The environmental impact has always been a big deterrent to the installation of wind power plants. In fact, in the most cases, the windiest places are the peaks and the slopes of the mountains relieves, where the wind installations result to be visible also from a great distance, with an impact on the landscape not always tolerable. It is possible to reduce the visual impact due to the presence of the turbines by adopting constructional solutions such as the use of neutral colors to help integration into the landscape.

Then, since the ground actually occupied by wind turbines is a minimum part of the wind farm area because the remaining part is necessary only for requirements of distance between the turbines to avoid aerodynamic interference, it is possible to continue using the area also for other purposes, such as agriculture or sheep farming.

Also the noise of the wind turbines has to be considered: such noise is caused by the electromechanical components and above all by the aerodynamic phenomena due to the blade rotation and depending on the characteristics of the blades and on their peripheral speed.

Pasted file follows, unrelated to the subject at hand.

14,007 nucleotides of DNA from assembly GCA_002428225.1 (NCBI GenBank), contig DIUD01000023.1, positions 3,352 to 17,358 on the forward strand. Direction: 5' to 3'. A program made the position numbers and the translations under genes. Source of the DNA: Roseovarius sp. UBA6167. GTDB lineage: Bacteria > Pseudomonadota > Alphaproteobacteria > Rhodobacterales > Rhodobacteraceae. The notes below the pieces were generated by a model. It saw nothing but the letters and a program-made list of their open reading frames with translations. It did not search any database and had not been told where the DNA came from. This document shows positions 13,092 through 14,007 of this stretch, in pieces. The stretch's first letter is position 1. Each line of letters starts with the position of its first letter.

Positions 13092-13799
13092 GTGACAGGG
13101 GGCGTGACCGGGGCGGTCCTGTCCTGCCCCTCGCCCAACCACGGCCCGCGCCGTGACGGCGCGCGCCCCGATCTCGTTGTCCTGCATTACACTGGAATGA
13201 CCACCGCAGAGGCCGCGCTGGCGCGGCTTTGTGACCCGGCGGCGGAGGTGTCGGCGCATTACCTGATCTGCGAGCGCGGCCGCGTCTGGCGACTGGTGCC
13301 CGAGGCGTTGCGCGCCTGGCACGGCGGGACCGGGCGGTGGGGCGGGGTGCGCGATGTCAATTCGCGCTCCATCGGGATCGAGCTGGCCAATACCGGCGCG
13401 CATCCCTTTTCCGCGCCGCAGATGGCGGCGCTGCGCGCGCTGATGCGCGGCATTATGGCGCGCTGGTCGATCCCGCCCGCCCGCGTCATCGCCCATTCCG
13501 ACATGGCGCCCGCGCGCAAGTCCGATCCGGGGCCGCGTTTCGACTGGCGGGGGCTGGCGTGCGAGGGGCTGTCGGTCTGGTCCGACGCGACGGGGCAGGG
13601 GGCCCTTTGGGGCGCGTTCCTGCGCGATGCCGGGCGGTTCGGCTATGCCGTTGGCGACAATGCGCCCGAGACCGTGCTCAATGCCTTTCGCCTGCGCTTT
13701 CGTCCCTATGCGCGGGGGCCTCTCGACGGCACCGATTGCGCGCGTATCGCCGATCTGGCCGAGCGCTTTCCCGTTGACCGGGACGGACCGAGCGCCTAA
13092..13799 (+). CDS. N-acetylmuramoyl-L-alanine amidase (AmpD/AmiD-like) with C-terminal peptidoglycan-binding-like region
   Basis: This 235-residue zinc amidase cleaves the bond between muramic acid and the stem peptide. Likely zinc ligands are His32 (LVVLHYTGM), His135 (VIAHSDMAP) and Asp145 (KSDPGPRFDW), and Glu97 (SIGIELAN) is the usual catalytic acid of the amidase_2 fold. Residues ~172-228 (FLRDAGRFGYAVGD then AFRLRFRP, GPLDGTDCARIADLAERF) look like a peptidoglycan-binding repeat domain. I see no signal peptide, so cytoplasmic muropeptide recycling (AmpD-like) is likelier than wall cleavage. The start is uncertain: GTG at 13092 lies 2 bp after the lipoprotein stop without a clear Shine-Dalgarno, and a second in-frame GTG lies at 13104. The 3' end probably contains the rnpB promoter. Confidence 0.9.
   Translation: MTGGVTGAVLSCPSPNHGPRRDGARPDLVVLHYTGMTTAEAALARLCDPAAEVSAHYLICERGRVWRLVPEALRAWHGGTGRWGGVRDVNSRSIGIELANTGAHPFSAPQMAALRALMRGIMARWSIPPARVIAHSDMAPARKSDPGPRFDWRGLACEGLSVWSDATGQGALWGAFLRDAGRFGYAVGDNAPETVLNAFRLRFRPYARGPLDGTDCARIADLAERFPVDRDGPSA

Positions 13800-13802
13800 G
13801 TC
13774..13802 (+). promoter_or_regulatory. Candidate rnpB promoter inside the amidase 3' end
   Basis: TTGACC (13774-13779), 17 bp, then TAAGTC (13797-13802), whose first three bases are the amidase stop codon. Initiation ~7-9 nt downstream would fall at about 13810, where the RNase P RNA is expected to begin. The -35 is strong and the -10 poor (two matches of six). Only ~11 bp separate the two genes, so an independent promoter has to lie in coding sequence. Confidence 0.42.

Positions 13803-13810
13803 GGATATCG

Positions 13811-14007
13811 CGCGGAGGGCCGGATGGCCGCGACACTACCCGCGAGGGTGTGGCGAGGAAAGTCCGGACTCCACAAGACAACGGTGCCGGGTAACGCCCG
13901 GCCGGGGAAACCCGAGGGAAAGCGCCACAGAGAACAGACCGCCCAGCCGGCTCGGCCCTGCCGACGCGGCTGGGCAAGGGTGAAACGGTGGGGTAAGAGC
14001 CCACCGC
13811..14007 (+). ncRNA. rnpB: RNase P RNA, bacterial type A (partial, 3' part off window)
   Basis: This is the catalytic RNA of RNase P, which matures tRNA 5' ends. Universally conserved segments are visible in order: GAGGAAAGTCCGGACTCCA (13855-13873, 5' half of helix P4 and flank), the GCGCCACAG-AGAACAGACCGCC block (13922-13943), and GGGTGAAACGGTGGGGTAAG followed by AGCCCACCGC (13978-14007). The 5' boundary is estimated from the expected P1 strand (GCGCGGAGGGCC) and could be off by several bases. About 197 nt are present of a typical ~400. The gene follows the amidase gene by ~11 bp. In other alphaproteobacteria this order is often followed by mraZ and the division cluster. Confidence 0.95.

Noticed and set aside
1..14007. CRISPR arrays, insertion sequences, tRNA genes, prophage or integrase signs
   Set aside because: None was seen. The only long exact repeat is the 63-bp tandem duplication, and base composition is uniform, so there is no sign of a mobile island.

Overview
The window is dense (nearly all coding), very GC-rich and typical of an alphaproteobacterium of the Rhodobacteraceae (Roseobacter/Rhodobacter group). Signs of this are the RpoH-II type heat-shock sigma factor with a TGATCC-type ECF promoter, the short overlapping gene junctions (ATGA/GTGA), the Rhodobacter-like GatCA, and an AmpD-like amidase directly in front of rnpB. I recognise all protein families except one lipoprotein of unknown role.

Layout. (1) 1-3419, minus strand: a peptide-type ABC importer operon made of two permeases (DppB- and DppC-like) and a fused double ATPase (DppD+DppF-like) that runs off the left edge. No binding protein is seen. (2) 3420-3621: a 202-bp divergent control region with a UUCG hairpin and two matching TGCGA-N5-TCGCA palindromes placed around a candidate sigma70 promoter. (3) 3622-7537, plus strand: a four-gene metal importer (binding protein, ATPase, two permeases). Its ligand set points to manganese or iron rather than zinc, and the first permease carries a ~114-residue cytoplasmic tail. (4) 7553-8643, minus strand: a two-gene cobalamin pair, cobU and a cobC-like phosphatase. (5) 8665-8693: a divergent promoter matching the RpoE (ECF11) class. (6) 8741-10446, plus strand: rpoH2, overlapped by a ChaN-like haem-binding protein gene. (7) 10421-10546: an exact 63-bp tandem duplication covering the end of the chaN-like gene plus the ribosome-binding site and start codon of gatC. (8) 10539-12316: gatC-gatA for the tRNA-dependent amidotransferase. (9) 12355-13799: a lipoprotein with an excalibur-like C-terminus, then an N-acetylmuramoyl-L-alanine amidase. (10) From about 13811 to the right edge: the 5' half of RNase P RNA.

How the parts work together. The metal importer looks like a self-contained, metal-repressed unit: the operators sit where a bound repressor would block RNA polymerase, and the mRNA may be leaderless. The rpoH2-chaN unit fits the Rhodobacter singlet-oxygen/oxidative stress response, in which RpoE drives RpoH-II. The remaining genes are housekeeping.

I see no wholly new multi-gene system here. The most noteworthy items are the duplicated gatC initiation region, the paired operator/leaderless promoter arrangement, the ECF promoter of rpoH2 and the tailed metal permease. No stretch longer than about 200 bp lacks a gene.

The problem of the noise may become negligible when considering two factors: the first one is that the noise perceived near to the wind turbines is sometimes attributed solely to wind generators, but, in reality, in windy areas and hundreds of meters from the generators, the background noise caused by the wind can be compared to that of the turbines; the second factor is that at a short distance from the wind turbines, the noise perceived has an intensity near to that of common daily situations and therefore also the personnel working in the area of the wind power station would be subject to acceptable acoustic disturbances. However, at 400-500m distance from the turbine, the sound effects are practically negligible.
Decibel chart

Operation Principle of Wind Turbines